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Catholic Northwest Progress
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March 15, 1963     Catholic Northwest Progress
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March 15, 1963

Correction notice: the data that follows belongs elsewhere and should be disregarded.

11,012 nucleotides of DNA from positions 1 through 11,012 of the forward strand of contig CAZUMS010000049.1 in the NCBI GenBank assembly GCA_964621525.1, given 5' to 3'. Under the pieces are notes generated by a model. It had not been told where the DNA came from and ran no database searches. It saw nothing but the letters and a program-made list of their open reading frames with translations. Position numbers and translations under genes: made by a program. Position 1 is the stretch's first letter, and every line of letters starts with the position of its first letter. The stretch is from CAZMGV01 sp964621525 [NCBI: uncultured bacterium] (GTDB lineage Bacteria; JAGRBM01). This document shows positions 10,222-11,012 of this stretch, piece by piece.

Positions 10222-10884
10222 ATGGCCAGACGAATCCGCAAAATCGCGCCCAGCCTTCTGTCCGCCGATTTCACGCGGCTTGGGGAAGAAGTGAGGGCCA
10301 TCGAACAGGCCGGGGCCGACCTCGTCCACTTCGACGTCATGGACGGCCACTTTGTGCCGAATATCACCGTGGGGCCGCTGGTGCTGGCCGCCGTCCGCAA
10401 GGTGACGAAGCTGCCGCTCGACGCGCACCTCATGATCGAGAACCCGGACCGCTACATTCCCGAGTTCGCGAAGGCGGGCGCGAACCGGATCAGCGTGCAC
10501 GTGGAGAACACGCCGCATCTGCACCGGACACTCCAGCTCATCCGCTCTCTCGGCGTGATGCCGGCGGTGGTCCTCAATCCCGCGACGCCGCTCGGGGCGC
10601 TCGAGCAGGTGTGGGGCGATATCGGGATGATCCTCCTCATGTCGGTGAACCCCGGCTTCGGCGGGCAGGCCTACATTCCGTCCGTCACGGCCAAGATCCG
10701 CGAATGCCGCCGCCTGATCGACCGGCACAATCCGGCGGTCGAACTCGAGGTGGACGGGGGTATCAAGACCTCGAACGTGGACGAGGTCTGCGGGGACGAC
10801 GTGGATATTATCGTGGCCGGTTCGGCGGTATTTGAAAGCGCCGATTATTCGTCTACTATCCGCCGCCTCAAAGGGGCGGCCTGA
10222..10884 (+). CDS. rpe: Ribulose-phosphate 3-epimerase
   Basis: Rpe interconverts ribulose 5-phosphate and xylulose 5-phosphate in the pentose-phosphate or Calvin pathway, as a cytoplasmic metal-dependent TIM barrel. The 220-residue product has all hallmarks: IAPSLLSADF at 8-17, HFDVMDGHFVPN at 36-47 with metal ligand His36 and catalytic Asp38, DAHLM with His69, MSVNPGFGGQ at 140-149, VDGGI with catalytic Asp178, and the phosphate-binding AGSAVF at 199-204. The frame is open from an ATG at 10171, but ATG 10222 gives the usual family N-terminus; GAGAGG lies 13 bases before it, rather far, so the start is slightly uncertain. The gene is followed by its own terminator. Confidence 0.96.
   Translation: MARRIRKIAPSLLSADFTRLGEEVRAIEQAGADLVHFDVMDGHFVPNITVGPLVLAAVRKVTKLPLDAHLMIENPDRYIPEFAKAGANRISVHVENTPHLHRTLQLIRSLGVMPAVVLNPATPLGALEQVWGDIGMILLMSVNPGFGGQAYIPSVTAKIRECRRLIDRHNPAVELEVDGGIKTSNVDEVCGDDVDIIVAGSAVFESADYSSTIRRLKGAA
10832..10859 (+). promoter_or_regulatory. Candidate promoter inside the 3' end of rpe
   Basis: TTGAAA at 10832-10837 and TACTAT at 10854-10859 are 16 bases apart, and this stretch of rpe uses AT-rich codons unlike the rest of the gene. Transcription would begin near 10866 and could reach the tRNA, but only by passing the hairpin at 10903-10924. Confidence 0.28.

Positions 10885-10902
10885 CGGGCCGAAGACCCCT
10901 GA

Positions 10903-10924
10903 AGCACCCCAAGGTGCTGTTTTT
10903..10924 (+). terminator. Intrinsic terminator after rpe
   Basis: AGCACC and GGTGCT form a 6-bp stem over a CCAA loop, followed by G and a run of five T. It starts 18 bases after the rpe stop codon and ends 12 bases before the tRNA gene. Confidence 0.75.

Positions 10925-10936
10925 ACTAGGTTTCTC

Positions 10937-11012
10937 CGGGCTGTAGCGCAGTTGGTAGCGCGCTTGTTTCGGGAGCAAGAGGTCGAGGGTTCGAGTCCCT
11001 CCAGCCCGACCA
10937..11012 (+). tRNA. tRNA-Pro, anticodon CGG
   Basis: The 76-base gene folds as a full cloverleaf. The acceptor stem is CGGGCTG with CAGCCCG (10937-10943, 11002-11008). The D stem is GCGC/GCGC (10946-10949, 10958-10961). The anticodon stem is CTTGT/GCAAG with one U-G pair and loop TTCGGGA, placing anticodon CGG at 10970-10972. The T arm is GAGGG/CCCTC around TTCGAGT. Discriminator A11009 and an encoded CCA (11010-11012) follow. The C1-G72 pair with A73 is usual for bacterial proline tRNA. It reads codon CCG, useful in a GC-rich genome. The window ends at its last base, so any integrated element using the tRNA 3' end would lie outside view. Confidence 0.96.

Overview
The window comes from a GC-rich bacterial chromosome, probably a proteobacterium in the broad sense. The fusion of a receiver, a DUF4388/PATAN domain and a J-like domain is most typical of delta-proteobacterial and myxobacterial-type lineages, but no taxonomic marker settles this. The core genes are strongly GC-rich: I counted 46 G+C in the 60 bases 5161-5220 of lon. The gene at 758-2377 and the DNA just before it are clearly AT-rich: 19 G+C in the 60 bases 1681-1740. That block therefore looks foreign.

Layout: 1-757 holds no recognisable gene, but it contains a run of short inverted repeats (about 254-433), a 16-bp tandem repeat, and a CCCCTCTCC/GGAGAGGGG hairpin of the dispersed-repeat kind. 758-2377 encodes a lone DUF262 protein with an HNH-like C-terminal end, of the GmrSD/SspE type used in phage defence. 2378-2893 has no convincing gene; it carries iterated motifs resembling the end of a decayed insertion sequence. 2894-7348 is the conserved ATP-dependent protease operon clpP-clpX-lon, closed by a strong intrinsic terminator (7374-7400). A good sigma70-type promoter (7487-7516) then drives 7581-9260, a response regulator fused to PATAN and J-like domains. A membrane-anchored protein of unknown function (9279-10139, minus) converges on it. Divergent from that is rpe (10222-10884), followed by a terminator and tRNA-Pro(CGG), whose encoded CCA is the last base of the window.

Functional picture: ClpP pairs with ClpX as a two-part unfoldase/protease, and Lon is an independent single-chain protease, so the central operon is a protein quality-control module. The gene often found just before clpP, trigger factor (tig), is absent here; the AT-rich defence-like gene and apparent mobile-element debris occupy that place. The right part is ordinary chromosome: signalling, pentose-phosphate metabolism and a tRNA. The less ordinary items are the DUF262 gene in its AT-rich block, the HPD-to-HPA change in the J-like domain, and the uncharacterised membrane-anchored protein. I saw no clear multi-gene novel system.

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!!!:'"" • John EckhaH Those Dreadful Valois Kings By JOHN J. ECKHART TIlE LILY AND THE and the Lion" or any of the L I O N," by Maurice series, "The Accursed Kings," Druon, Charles Scrib- this particular royal family will ner's Sons. no longer consist of a lot of static names and dates. -- N school we studied DOROTHY E. SMITH history. We learned of • • • Phillip the Fair, Louis the "A TRIBUTE TO GOV- Simple, etc. and struggled to ERNOR SMITH," by them straight at least Robert Moses, Simon & Schuster, 63 pp., enough to pass e x a m s. They were titles and dates, $2,50. nothing more. ]'M not quite certain Nevertheless, don't let these ! what this is all about old memories keep you from but this is a short pan- reading "The L il y and the egyric to the late happy war- Lion." It is the last in a ser- ies of six dealing with the lives rior, Alfred E. Smith. The author is the redoutable the Valois kings of France. Robert Moses, freeway terror The books should be read of New York. Moses, like the :hronologieally, but e a c h subject of this essay, has be- stands very well alone, come a man of legend within Maurice Druon is most skill- his own political career. ful at weaving in background Smith of course, at least from the preceding books so to his political and constitu- act it is not a synopsis, but ent contemporaries, was like into the narrative in such buttermilk. He was well bo- a way that you never wonder loved or disliked with equal where a character came from, vigor, but he was not a man • nor why he acts the way he to be trifled with, or easily does. set aside. It took an expert The Valois were a dreadful like F.D.R. to do that. royal family! Supposedly under But whether you respected a curse from the massacre of the man or not, his career en- the Templars, they were beset compassed some exciting times y violence, intrigue, and sud- n death. Cursed or not, they ought most of this misfor- tune on themselves. The Countess Mahaut makes Lucrezia Borgia seem a rank amateur. She was not only a poisoner de luxe, but she really loved her work; She is easy to hate. e Not so easy is Robert of rtois. His morals were no whit better than the Countess' but he showed a certain quali- ty that makes the reader be- lieve he could have been a good man. Each character is vividly presented as an individual, so, that though there are many of them, the reader never at a loss to keep straight. This is historical reconstruc- tion in the grand style. Mr. Druon never clutters up his story with fictional characters or sub plots. Indeed, it would be most-difficult for an author to dream up anything more hair-raising than the exploits these terrible people. The book is well documented historical notes and a bib- liography. I would be willing to wager that after reading "The Lily in the history of this country, and the history of New York State. Any era that included the political infighting and manu- verings of names like LaGuar- dia and Roosevelt could never be dull. However even if such a milieu had not existed, Smith would have been a colorful figure. The book is written with the touch of familiarity that Moses must have acquired through first hand knowledge of Smith. However while a book is not necessarily desirable in proportion to its length, it would seem that if one were going to do anything about remembering the first ser- ious Catholic candidate for the Presidency of the United States, it would take some- thing more than 63 pages. Needless to say, only those highlights considered of top importance by Moses could be included. And if there is a lingering doubt as to the authorship, the book contains a wonderful, just wonderful picture of the Robert Moses Niagra Power Plant, -- J.J.E. Calendar SI UNDAY, MARCH 17, RD SUNDAY OF LENT, MASS: Oculi mei--My eyes (Violet). No. GI., Cr., Pref. of Lent. Mass for Parish. MONDAY, MARCH 18, MON- DAY OF THIRD WEEK OF LENT, MASS: In Dee--In God (Violet). No GI., 2nd Pr. of St. Cyril, Pref. of Lent, Pr. er People. Fast. ESDAY, MARCH 19, ST. SEPH, SPOUSE OF B.V.M. PATRON OF THE UNIVER- SAL CHURCH, MASS: Justus The just man (White). GI., 2nd of Feria, Tract, Cr., Prof. of St. Joseph. Mass for Parish. Fast. WEDNESDAY, MARCH 20, WEDNESDAY OF THIRD EK OF LENT, MASS: Ego tern--But I will hope (Vio- ). No GI., Prof. of Lent, Pr. over People. Fast. THURSDAY, M A R C H 21, THURSDAY OF THIRD WEEK OF LENT, MASS: Salus populi --I am the salvation (Violet). No. GI., 2nd Pr. of St. Bene- dict, Prof. of Lent, Pr, over People. Fast. FRIDAY, MARCH 22, FRI- Y OF THIRD WEEK OF LENT, MASS: Fac mecum-- Show me (Violet). No. GI., Pref. of Lent, Pr. over People. Fast and Abstinence. SATURDAY, M A R C H 23, SATURDAY OF THIRD WEEK OF LENT, MASS: Verba men --Give ear (Violet). No. GI., of Lent, Pr. over People. Second Sorrowful Mystery THE SCOURGING AT THE PILLAR Oat00t]00ather They bound Jesus and delivered him to Pilate./ And Pilate asked him, 'Art thou the king of the Jews?' Mark 15:1, 2 HailMatT Jesus answered, 'My kingdom is not of this world./ But thou sayest it; I am a king: John 18:36, 37 HailMary 'This is why I was born, and why I have come into the world,/ to bear witness to the truth.' John 18:37 Hail Matt Then Pilate said, 'I find no guilt in this IrlaIL/ I will therefore chastise him and re- lease him.' Luke 23:4,16 HailtMatt Pilate, then took Jesus/ and had him scourged. Half, Mary John 19:1 Why Not Amend Foreign" A00'd? ,,,o,, ,,. 'Shouldn't Parents t#*UR GOVERNMENT has spent 97 national or Archdiocesan director, sending a t All Equ lly? ,Jbiliion dollars on foreign aid within check to help the poor: Thenwrite to your con- } ............ gressman oe oe ever re Trea a 1 years lr you nanoea out la a " , ceived a letter from a constituent who did an minute night and day for 1:000 years to act of charity for the poor before he asked for get rid of that sum, you d still have an act of justice! If you have the Lord on your By Rev. John L. Thomas, S.J. money on your hands t side, maybe your congressman will try to be Assocl,te Professor St kou|s University O Religious people believed in and practiced foreign aid long before governments did. And they do a much better job than governments. Why? 1) Because they give to the PEOPLE in foreign lands, not to the politicians. 2) Because there is less overhead in chari- table organizations. Some 200,000 of our work- ers throughout the world receive no salary! 3) Because the charitable groups live with the poor people, speak their language, share their miseries and love them, which govern- ment officials do not. O Why not, then, amend foreign aid in some such way as this? If Catholic, Protestant or Jew gives any amount to a recognized charitable or- ganization which specializes in aid to poor na- tions, the government should allow the whole of that deduction. Setting a limit on what is tax deductible is to penalize the hungry two-thirds of the earth who are helped by such charity. Consider The Society for the Propagation of the Faith, for example. Its aid goes everywhere-- the Near East, the poor parts of the United States, Africa, Asia, Latin America, Northern Europe and Oceania. It helps support 10,000 hos- pitals and dispensaries, 80,000 schools, 2,000 orphanages and 400 leper colonies. e On reading such a plan as this, the first thing the American people are told to do is, "Write your congressman." We want that to be second. This would only prove that you were more interested in getting a deduction than in being charitable. So first write to your Scriptural 00osar? Part 7 Oppressed and condemned, he was taken away,/ a man of suffering. I,a. 55:8, $ Though he was harshly treated, he sub. mitred,/ like a lamb led to the slaughter. I$a. 53:7 on the Lord's side too! @ GOD LOVE YOU to E.A.B. for $113. "'I am 79 years old and offer this in thanks. giving for not having to have an operation on my eyes. Please use this for your lepers." • . . to Anonymous for $25. "My motto is "Sacrifice now and trust to God's goodness: Please have the Holy Father use it as he sees fit." . . . to a Thankful Teenager for $6. "'I am a very lucky teenager who is blessed with a large wardrobe. Now I want to share my blessings and help buy clothes for the poor." . . . to E.A.M. for $5. "I saved these few dollars for one of many little things I need. After reading your column, I find I don't need a thing." . . . to R.P. and Father for $5.35. "The local Pepsi-Cola distributor gave half a cent to a worthy charity for every bottle :ap. We collected 1,070 Pepsi caps, so the missions are that much richer." e HAVE YOU SEEN THE NEW ISSUE OF MISSION? It's a Special Message to the Catho- lics of the U.S. by Bishop Fulton J. Sheen! If you are on our mailing list, you know that Mission is our bi-monthly magazine containing articles, anecdotes, cartoons and pictures. If you're not, write in and be put on our list. A subscription is only $1! Cut out this column, pin your sacrifice to it and mail it to Most Rev. Fulton J. Sheen, National Director of the Society for the Propa- gation of the Faith, 366 5th Avenue, New York 1, N.Y., or your Archdiocesan Director, Roy. Stephen Szeman, 907 Terry Avenue, Sattle 4. He was pierced for our offenses,/ crushed for our sins. Isa. 53:5 Half,Mary It was our infirmities that he bore,/ our sufferings that he endured. la. 53:€ Hail vi Mary Upon him was the chastisement that makes us whole,/ by his stripes we are healed. Isa. 53:$ Hail  Mary Glory be to the Yather, and tO the Son, and to the Holy Spirit./As it was in the beginning, is now, and ever shall be, world without end. Amen. Editor's Note: This is the seventh o/15 dec- ades of the Scriptural Rosary; a modern ver- sion o the way the Rosary was once prayed f in the Middle Ages. IVe are presenting the complete Scriptural Rosary in 15 install- ments as a service to our readers. You are invited to save these meditations [or future use. Or you may o.btain the complete set in illustrated prayer-boo k /orm by sending $1 to the nonprofit Scriptural Rosary Center, 6 N. Michigan Avenue, Chicago 2, Illinois. Shouldn't parents treat .all their married children equally? My husband's folks have never really accepted me and seem to go out of their way to show it. They'll do everything for their married daughters and their fam- ilies, but our family is often left out of family receptions, our children receive the cheapest presents, and there is never an offer to help in sickness or need. My husband pretends not to see this and always has some excuse for their actions. Don't you think a husband should stand up for his wife and children? Vou asked several questions, and none of them have ! simple answers, working out successful in-law relationships often requires more prudence, patience, and understanding than many people possess. Sometimes the conditions making for trouble exists weU be- fore the marriage. If the partners have had difficulty in getting along with their own parents, they will probably experience difficulty with their in-laws. Parents may regard the marriage as the loss of a family member or the acquisition of a new one, and their attitudes will differ accord- ingly. If either partner or parents fail to realize that marriage necessarily involves the transfer of long established loyalties to the new family unit, there is bound to be trouble. Although it should be obvious that marriage requires the redefinition of existing family re- lationships, a surprising number of people fail to understand what this implies in practice. Some parents feel hurt because their married FATHER children no longer consult them or follow their THOMAS advice; others are upset if the new marital unit fails to swing smoothly into orbit around the parental home, dutifully follow- ing its accustomed schedule of family gatherings, celebrations and vacations. Overlooking the fact that the new unit is related to two sets of parents, they blame the new in-law if the young couple fail to conform to their plans for the family. It is not easy to be objective in such matters. Because the satisfactory parent-child relationships developed in individual families easily come to be taken for granted, unthinking parents --and children-- frequently resent the necessary changes in the pattern required by marriage. According to their narrow view the new in-law should simply be "absorbed" into the established pattern. In some cases this pattern is well formed even before marri- age during the courtship period, and when this happens, newly- weds may find it difficult to exert their independence or show adequate concern for both branches of their family tree. There M¢f Be Hidden Reasons I think everyone accepts your general principle that parents should treat all their married children equally, but as I have pointed out, there may 'be many conscious or unconscious reasons why this principle is not easily applied in practice. You state that his folks have never accepted you. This may or may not be true--we can easily be mistaken in our jndgments concerning what others think of us-and the cause may be found in you or in them. They may not have wanted their son to marry you--or to marry at all! You may fred it difficult to relate satisfactorily to older people--your parents or his. All of Us Wants To Be Liked e all wapt to be liked--indeed, we-experience a profound need to be liked by somebody--and though we may feel that others ought to like us because of what we are or what we have done for them, we cannot demand it. Much resentment over unequal treatment in families would never arise if the individuals who feel they have been treated unequally would carefully examine what real claims they have to different treatment. We are bound to feel hurt when we are not "accepted," and at times serious failures of charity and justice may be in- volved, but often we demand from others as a right what is essentially a gift. Finally, you ask whether a husband shouldn't stand up for his wife and children. What is he to do? Denounce his relatives because they don't like you? If there is real injustice or lack or charity, he should vindicate your rights, but he can't order them to like you and should not be asked to break off all re- lations with them because they don't. Your happiness will be found primarily in your own family circle. Form new friendships as a unit, and you will have less time and need to be disturbed about the treatment of your in-laws. March 22.24 St. Bernadette, Seattle Our Lady of Mount Virgin, Seattle St. Thomas, Riverton Immaculate Heart, Sedro Woolley March 29 - 31 St. Benedict, Seattle St. Francis, Cowiitz Sacred Heart, LaCormer The Palisades ¥isitation Retreat (Men's Retreat House) (Women's Retreat House) (Continued from Page 1) given permission to leave by the Cuban government. This would seem to indicate that Castro wants all Soviet combat troops to remain in Cuba, although the total num- ber is anybody's guess. Secretary of State Rusk has indicated that a complete re- i Paul, Seattle dtation, Tacoma St. Anthony, Renton Our Lady of Sorrows, Snoqual- mie Lay Retreat Schedule tioned become less and less convincing. Some of them have shown aB air of audacity and defiance toward the representatives of the people who are performing their constitutional duties, and they have openly resented as paritisan bias and unwarranted interference any criticism of their acts. the middle of March, but as yet no official comment has been made on the Moscow news item. If it is merely Soviet propa- ganda and has no basis in fact, our officials should say so. This confusion in news re- porting is as frustrating as conflicting reports emanating from Congress where investi- gating committees have been holding secret sessions• The groundswell of popular dissatisfaction over the handl- ing of the Cuban situation has shaken the halls of the Capitol building, as the reported re- sponses of officials being ques- port of the troop withdrawal Vice President Johnson this would be made available after week opined that attacks aimed at frustrating the President and destroying public confidence in him should cease. We couldn't agree more! But a distinction should be made between attacks merely for the purpose of frustrating and for destroying confidence and, on the other hand, legi- timate faet-finding by the people's representatives to safeguard the nation's secu- rity and welfare• We the people want the facts, ma'am, just the facts. Loss of Faith It is no longer a question of managing the news. There sim- ply is very little open, forth- right official news concerning the most important issues fac- ing the nation today. Some of the civilian admin- istration not elected by the people are giving the definite impression that what they do is nobody's business; that they are above questioning by mem- bers of Congress, much less being censured. More than that, they have used pressures to silence members of Congress and even to imply they are war- mongering when matters of military strategy or the Com- munist threat in Cuba are discussed. Incidentally, how long has it been since we saw a quoted statement in the press made by a military strategist now in active service? From all one is able to glean from the news, even the real military experts, the chiefs of staff, have been overruled by civilian planners. All this is leading not merely to a loss of confidence in our government, but to downright distrust. This is bad. It should not occur. Once faith in our public officialdom is destrbyed, a suc- cession of harmful reactions is bound to follow. Syrian Coup One month to the day after the Kassem regime was over- thrown in Iraq, army rebels in neighboring Syria seized con- trol of the government Friday "without a drop of bloodshed." Reportedly, behind the ac- tion were Syrian army offi- cers with leanings toward the nationalism and socialism of President Gamal Abdel Nas- see of Egypt. This was the principal similarity between this and the uprising in Iraq. Whether this is another step toward the renewal of Nasser's ambition to unite the Arab world under his leadership re- mains to be seen, but the pro- Nasser sentiment among the Syrian leaders points in that direction. It was significant that Iraq and Egypt both threatened war against any country attempting to interfere in the Syrian rebel- lion. This was presumably a warning directed against Jor- dan which has always been a declared opponent of Nasser. The new Syrian leader has been identified as Col. Louai Atassi, a moderate Nasserite, who led an abortive revolt last March 28. He was released from a Damascus prison, pro- moted to field marshal and named Chief of the General Staff. Immediately after the take- over, the revolutionary com- mand issued the following radio statement: "The national command of the revolution hopes that the public will stop demonstrat- ing and abstain from chant- ing slogans and raising pic- tures and placards. Be confi- dent that the council of the revolutionary command pledges itself to fulfill the genuine Arab Union based on equality and government by the people. "We are marching on the right path of Arab national- ism. We shall never deviate from this course. We want to fulfill for this country a re- spectable Arab regime with the three principles of union, freedom and socialism." This was the same slogan used in the Iraq coup that overthrew pro-Communist Kas- sem. Tuesday, Britain and the U.S. became the first of the major nations to recognize the revo- lutionary government in Syria. Bidault Appears Georges Bidault, arch-enemy of President De Gaulle, was taken into custody by Bavarian police Sunday. He immediately appealed for asylum in West Germany. On the surface this seemed like an embarrassing predica- ment for the Bonn govern- meat, should De Gaulle re- quest that Bidanlt be turned over to French authorities, even though no extradition agreement exists between France and West Germany. Bonn officials, however, an- nounced that it was up to the authorities in Bavaria to decide what to do with the French fugitive. They, in turn, told Bidault that he would be given asylum there provided he cease political activities and agita- tion to have De Gaulle over- thrown. At deadline, Bidault is still "thinking about it." Mean- while, he will be given three months' freedom of movement in Bavaria unless he decides to leave voluntarily or abides by the conditions under which he might remain indefinitely. Former French premier for a brief time and later leader of the National Resistance Council that seeks the over- throw of President De Gaulle, Bidanlt has been constantly on the move, a fugitive with the charge of treason hang- ing over his head. Only last week he appeared on a London taped television interview wherein he denounced the French President and pre- dicted his early downfall. There is a probability that he will again vanish and go into hiding as he has been doing for several years. De Gaulle, however, appears to be unperturbed as he has made no statement nor requested that West Germany return the fugi- tive to France. Brazil Knocks To give, or not to give. That is the big question the Adminis- tration will have to decide, now that Brazil has come knocking at its door. After weeks of indecision awaiting some prior indication of a favorable .response, Bra- zil's finance minister, Francisco Santiago Dantas, ventured to Washington where he held a lengthy conference with Presi- dent Kennedy Monday. At the end of an hour and a half of discussion, no decision was reached and it was agreed anted government from mum- that the two would meet again bership in the O.A.S. March 21. Brazil needs some two bil- lion dollars between now and 15, and it expects the U.S. to underwrite most of that amount. Brazilian officials expressed optimism that their requests for cooperation--and the necessary funds--to solve Brazil's insolvency and infla- tionary problems will be forthcoming. Back of this hope is the ill- disguised warning that unless the debt payments due the U.S. and European creditors within the next three years are deferred and new loans made, Brazil may be forced to de- clare a moratorium and launch an austerity program that would halt its economic devel- opment. This, say the Brazilians, could possibly push their coun- try into a situation of isolation and antagonism toward the U.S. It was Dantas, too, who re- plied that leftists cannot be eliminated from Brazil's func- tioning democracy. In the light of all the fac- tors -- and risks  involved, President Kennedy. who is act- ing as chief negotiator, will indeed have a difficult decision to make. The chance of Dantas geting what he wants is nevertheless exceptionally promising. Costa Rica Parley The President will have other ponderous decisions to make when he flies to San Jose, Costa Rica, Monday to attend a presidential conference of Central American states. There is every prospoet of a split and acrimonious de- bate, and any rupture of unity in the deliberations will only work in favor of the Castro regime. Strong leadership " must be demonstrated, and President Big Question Kennedy is the only one who can provide that leadership. The question is not'so much Last week, he said that Latin whether extending credit to American countries individually Brazil would help her as should curb the flow of people whether extending such assist, to and from Cuba if they are ante to the present regime of suspected of training for or President Goulart would be a good risk. Although posing as a "mod- erate" government, it is by no means conservative or only slightly to the left of center. The really delicate point re- lates to concern over the ex- treme leftists and anti-U.S. officials presently in the Gou- lart regime. Dantas, it will be remem- bered, was the delegate who refused to vote against Castro and to oust his Soviet-domi- engaging in guerrilla and sub- versive activities. Already Guatemala is com- plaining that Soviet subma- rines are landing guerrillas on her shores, and Costa Rica is willing to stage an invasion of Cuba. On the other band, Mexico is not about to obstruct Castro's ac- tivities in any manner. Much will depend on the outcome of this conference for future cooperative and even united action against the spread of Communism in the Carib- bean. 'We, The People, Want Facts; Just The Facts' From Our Own Government